Jason Cammisa
October 19, 2015
Contributers: Cory Lutz

There ain't no replacement for displacement, and if you need proof, check out the dyno chart below. We threw a 2016 Ford Shelby GT350 Mustang on the dyno, followed by the hardcore GT350R, just to get a look at the torque curve from the highest-revving V-8 Ford has ever put in a car.

And then for fun, we brought along a 2015 Chevrolet Camaro Z/28.

The Ford Voodoo engine is a high-revving work of engineering art. 526 hp from just 5.2 liters of displacement thanks to a power peak at a lofty 7,500 rpm and an 8,250-rpm fuel-cut. A flat-plane crank helps take advantage of intake and exhaust resonances, and quad overhead cams operate 32 big valves with 14 mm of lift—about as much as you'll ever see.

And then, there's the General Motors LS7: 7,008 cc of big American muscle, with just 16 valves, all operated by pushrods. Somehow by the grace of god (and titanium con rods), GM got this 101.6-mm-bore monster to rev to 7,100 rpm. It's rated 505 hp and 481 lb-ft of torque — 21 hp fewer than the Ford, but 52 lb-ft more.

So what happens when you put them on the dyno?

Well, at 1.500 rpm, the GT350R makes 239 lb-ft of torque. The Z/28 makes 341, 102 lb-ft more (numbers taken from a different run in which recording was started earlier).

In fact, from idle to about 3400 rpm, the Z/28 produces between 100 and 120 lb-ft more torque than the Shelby does. Around town, this enormous torque advantage, combined with slightly shorter gears, makes the Z/28 feel immensely more powerful.

However, things look different higher in the rev range. At 3,600 rpm, the Z/28's advantage has dropped to just 46 lb-ft. And while the Z/28's torque continues to rise until just under 5,000 rpm, its advantage over the much smaller GT350's V-8 doesn't.

The high-revving (for a pushrod) LS7 peaks in power at 6,200 rpm, and it runs into its rev limiter at 7,100 rpm — at which point the GT350 still hasn't even hit peak power.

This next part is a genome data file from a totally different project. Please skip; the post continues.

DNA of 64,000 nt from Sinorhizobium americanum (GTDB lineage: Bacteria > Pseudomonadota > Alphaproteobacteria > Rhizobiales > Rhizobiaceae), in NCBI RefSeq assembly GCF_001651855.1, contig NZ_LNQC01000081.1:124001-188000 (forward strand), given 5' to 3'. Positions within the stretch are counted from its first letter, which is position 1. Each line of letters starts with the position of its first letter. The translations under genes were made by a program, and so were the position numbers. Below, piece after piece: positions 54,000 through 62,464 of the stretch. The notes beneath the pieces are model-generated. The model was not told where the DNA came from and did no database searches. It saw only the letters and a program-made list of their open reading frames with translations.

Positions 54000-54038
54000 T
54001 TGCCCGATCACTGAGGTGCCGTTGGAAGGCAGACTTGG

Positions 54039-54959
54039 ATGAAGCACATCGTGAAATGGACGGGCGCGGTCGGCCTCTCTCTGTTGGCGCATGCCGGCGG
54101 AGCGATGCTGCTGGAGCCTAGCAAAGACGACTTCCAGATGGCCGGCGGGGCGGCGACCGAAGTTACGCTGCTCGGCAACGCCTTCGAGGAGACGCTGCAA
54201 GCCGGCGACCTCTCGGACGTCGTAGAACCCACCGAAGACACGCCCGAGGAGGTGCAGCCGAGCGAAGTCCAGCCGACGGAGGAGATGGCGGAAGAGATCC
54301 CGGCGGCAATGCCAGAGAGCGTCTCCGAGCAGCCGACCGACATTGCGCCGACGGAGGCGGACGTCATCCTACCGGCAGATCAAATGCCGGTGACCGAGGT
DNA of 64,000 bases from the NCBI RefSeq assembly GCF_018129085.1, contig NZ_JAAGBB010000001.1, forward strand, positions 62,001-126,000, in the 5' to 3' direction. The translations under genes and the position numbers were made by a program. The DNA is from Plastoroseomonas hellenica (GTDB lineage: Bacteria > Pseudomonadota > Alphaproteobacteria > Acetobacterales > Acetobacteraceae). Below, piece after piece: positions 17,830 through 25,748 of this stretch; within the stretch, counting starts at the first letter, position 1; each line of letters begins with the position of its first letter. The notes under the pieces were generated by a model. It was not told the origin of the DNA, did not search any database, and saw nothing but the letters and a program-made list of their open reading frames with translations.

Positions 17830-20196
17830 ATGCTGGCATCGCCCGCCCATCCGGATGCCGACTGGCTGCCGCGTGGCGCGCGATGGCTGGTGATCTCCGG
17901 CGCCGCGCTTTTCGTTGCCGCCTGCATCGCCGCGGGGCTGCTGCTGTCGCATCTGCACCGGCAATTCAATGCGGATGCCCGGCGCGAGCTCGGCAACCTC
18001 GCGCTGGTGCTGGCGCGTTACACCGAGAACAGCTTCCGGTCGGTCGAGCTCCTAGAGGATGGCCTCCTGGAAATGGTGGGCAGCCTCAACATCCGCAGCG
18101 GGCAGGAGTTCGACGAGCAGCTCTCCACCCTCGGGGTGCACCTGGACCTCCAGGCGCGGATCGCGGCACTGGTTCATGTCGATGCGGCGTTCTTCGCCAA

But look at how close those power peaks are:

Car Peak Dyno Power Peak Dyno Torque
Shelby GT350 467 hp 374 lb-ft
Camaro Z/28 469 hp 438 lb-ft
Shelby GT350R 471 hp 376 lb-ft

The curves may look entirely different, but the output is the same: the difference in peak output between the Shelby GT350, the GT350R, and the Camaro Z/28 is not significant.

But, you may point out, the GT350 has a 21-hp advantage in its power rating? Where did it go?

Well, it could be that our long-term Z/28 has an engine that's fully broken in (it has over 16,000 miles on its odometer, compared to just 3,000 miles on the Fords.) Or it could be that the Camaro's drivetrain is more efficient at getting power to its wheels. Also remember that this test was conducted in ambient air temperatures hovering around the 100-degree mark. And all cars were fueled with 91-octane gas, which is the best we can get in California.

With 13:1 compression and all those revs, the Mustang's engine seemed more sensitive to the heat. So these results might have been different on East-Coast 93-octane fuel or in cooler, more humid conditions.

Still, although it's fun to point out that the Z/28 and GT350 put the same exact amount of peak power to their wheels remember that the peak number is just one number. It's the shape of the curve that matters so much.

Despite the Z/28's massive torque advantage, it's no quicker than the GT350R. They're pretty close to even—which is exactly what you'd expect given their similar weight-to-power ratios.

And, since we're big fans of muscle-car rivalries, that's exactly how we'd like to see it.

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